By Alastair Kinghorn
July 15, 2014
Long before it started proper, it added to our perception of a country in crisis.
First there were the riots in São Paulo about hikes in bus fares way above the inflation rate but then this mushroomed into protests about a much greater malaise in Brazil; the disease of corruption mingled with that of federal and estadual ineptness, the waste of government money on prestige projects like the FIFA Fan Fest 2014, instead of the much needed improvements to virtually every state funded sector. Highlighted were hospitals and schools, but they were just the front runners in a long list of infrastructure that serves the majority of the population in an extremely ad hoc way, where winners and losers compete for an already insufficient government pot, and that is before it has been robbed by just about everyone on the way to delivery.
No wonder then that many projects like the High speed train from Rio to São Paulo and Campinas, or the new metros in São Paulo and Manaus are still-born. No wonder that many millions are disaffected by this callous disregard for social and fiscal propriety.
Then amidst all of this and feverish concerns from FIFA and foreign press about incomplete facilities, the football began and the land fell under a spell woven by almost 24 hour coverage from all major television channels with nether a mention of anything but Brazilian Joy!
Despite catcalls and unmitigated abuse thrown at Dilma during the inaugural game, the PR fanfare only played a victory tune. How can such blatant public manipulation go on unnoticed among a country of more than 200 million people?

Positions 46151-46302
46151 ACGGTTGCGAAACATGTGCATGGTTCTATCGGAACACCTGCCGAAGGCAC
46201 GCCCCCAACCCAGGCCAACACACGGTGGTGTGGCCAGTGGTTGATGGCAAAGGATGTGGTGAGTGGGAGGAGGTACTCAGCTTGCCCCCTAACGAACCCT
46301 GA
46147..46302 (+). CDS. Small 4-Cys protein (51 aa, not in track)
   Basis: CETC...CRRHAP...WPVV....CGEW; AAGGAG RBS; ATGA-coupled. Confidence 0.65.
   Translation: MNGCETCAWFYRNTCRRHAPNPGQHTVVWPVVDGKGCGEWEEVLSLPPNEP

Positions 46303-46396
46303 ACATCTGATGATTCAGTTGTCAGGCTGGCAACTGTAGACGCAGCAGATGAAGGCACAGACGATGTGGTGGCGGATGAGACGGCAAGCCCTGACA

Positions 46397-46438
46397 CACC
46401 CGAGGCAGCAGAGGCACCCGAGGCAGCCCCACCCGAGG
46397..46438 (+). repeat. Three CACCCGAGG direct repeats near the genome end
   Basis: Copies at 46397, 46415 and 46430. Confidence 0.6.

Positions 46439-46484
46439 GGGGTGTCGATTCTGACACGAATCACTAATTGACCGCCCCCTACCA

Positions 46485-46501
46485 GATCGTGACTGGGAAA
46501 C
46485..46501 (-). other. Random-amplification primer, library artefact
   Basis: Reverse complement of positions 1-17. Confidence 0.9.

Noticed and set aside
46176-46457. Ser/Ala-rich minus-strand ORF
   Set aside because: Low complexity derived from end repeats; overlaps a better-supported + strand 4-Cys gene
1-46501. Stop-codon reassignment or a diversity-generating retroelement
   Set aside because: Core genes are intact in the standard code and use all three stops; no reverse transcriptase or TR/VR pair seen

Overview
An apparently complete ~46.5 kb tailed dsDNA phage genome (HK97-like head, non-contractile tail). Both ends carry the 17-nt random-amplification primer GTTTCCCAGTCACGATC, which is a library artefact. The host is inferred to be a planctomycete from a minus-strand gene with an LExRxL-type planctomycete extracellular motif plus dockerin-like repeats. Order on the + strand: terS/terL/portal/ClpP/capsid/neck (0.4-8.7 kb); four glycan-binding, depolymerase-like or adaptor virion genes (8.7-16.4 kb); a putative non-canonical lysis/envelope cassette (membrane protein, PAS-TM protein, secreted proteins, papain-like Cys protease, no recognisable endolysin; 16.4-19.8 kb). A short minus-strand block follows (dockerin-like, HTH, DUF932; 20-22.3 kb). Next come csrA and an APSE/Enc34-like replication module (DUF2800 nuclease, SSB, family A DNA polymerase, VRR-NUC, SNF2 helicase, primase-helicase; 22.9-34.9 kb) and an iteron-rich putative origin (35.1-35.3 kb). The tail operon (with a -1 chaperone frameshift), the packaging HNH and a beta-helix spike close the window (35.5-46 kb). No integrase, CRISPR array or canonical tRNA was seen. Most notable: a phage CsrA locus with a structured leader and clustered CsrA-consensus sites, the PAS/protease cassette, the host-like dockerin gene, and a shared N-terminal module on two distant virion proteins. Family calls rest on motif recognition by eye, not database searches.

First round to Brazil against Croatia.
Second round draw but won on points against Mexico.
Third round victory against Guatemala?
Then Brazil almost met its match against Chile, but won, albeit on penalties!
Quarter final victory against Colombia!
Then the costs began to tell… Neymar stretchered off with what was later diagnosed as a fractured spine. Team captain suspended due to foul play. Germany loomed onto the horizon. The party began to take on a different note. Maybe it was not all good news after all?
The political imperatives are clear; Dilma needs a victory to secure her popularity for re-election in just three months time. Her opposition would love to see her suffer a public relations disaster. The bookies had her and Brazil at odds to win. Neymar is in hospital. What miracle of benign intervention could save us from ignominy? Or could a disaster on the pitch save us from another term of weak government?
Brazilians put up with a great deal and always come out smiling, but if there is one thing that is detested here, it is bad news. Tuesday night revealed a much deeper degree of bad news than even the most cynical could have predicted.
In what could only have been a premonition of what was in store, I watched it unfold in an almost deserted bar. I had been there only days ago for the Colombia match, when it had been throbbing with activity, filled with a cheering crowd and awash with beer. But on this night it was me, the owner, and one onlooker, who was not even drinking.